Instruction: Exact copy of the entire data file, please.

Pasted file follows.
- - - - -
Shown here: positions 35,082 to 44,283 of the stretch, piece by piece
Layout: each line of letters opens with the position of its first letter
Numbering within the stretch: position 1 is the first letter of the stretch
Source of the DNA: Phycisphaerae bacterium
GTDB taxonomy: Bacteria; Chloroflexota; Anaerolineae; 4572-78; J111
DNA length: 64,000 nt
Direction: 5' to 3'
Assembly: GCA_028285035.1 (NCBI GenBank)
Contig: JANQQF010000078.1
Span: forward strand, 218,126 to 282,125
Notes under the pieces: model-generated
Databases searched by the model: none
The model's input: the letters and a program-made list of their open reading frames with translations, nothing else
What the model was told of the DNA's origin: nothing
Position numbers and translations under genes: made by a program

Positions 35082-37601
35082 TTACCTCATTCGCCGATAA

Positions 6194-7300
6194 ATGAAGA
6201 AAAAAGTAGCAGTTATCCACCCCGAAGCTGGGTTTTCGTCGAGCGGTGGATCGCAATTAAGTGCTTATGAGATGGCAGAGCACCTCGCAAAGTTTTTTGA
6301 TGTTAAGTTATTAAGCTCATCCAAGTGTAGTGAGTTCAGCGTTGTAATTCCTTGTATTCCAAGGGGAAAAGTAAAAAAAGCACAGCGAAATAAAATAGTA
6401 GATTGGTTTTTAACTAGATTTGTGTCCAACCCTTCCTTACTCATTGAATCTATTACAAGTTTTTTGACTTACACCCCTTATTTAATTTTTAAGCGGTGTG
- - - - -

Shown here: positions 35,082 to 44,283 of the stretch, piece by piece
Layout: each line of letters opens with the position of its first letter
Numbering within the stretch: position 1 is the first letter of the stretch
Source of the DNA: Phycisphaerae bacterium
GTDB taxonomy: Bacteria; Chloroflexota; Anaerolineae; 4572-78; J111
DNA length: 64,000 nt
Direction: 5' to 3'
Assembly: GCA_028285035.1 (NCBI GenBank)
Contig: JANQQF010000078.1
Span: forward strand, 218,126 to 282,125
Notes under the pieces: model-generated
Databases searched by the model: none
The model's input: the letters and a program-made list of their open reading frames with translations, nothing else
What the model was told of the DNA's origin: nothing
Position numbers and translations under genes: made by a program

Positions 35082-37601
35082 TTACCTCATTCGCCGATAA

Positions 6194-7300
6194 ATGAAGA
6201 AAAAAGTAGCAGTTATCCACCCCGAAGCTGGGTTTTCGTCGAGCGGTGGATCGCAATTAAGTGCTTATGAGATGGCAGAGCACCTCGCAAAGTTTTTTGA
6301 TGTTAAGTTATTAAGCTCATCCAAGTGTAGTGAGTTCAGCGTTGTAATTCCTTGTATTCCAAGGGGAAAAGTAAAAAAAGCACAGCGAAATAAAATAGTA
6401 GATTGGTTTTTAACTAGATTTGTGTCCAACCCTTCCTTACTCATTGAATCTATTACAAGTTTTTTGACTTACACCCCTTATTTAATTTTTAAGCGGTGTG